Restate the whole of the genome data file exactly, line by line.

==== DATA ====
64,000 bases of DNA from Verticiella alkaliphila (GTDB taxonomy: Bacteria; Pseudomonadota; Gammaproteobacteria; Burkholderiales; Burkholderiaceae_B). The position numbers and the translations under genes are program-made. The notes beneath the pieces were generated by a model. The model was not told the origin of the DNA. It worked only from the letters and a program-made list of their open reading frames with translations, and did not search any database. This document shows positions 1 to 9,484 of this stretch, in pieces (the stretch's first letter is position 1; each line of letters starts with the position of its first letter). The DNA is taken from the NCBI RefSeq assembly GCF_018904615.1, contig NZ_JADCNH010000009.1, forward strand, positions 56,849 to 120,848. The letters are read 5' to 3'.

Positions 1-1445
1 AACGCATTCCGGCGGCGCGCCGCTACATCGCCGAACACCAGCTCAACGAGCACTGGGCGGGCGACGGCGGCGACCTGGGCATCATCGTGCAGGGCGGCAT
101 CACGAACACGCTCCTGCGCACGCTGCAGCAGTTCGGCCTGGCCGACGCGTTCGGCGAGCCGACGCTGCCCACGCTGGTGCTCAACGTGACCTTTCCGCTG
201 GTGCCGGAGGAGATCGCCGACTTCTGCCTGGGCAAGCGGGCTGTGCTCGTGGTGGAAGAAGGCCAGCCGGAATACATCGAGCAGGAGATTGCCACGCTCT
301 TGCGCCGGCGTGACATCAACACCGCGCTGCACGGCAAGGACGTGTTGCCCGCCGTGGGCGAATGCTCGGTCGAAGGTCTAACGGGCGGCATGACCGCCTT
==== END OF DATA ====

64,000 bases of DNA from Verticiella alkaliphila (GTDB taxonomy: Bacteria; Pseudomonadota; Gammaproteobacteria; Burkholderiales; Burkholderiaceae_B). The position numbers and the translations under genes are program-made. The notes beneath the pieces were generated by a model. The model was not told the origin of the DNA. It worked only from the letters and a program-made list of their open reading frames with translations, and did not search any database. This document shows positions 1 to 9,484 of this stretch, in pieces (the stretch's first letter is position 1; each line of letters starts with the position of its first letter). The DNA is taken from the NCBI RefSeq assembly GCF_018904615.1, contig NZ_JADCNH010000009.1, forward strand, positions 56,849 to 120,848. The letters are read 5' to 3'.

Positions 1-1445
1 AACGCATTCCGGCGGCGCGCCGCTACATCGCCGAACACCAGCTCAACGAGCACTGGGCGGGCGACGGCGGCGACCTGGGCATCATCGTGCAGGGCGGCAT
101 CACGAACACGCTCCTGCGCACGCTGCAGCAGTTCGGCCTGGCCGACGCGTTCGGCGAGCCGACGCTGCCCACGCTGGTGCTCAACGTGACCTTTCCGCTG
201 GTGCCGGAGGAGATCGCCGACTTCTGCCTGGGCAAGCGGGCTGTGCTCGTGGTGGAAGAAGGCCAGCCGGAATACATCGAGCAGGAGATTGCCACGCTCT
301 TGCGCCGGCGTGACATCAACACCGCGCTGCACGGCAAGGACGTGTTGCCCGCCGTGGGCGAATGCTCGGTCGAAGGTCTAACGGGCGGCATGACCGCCTT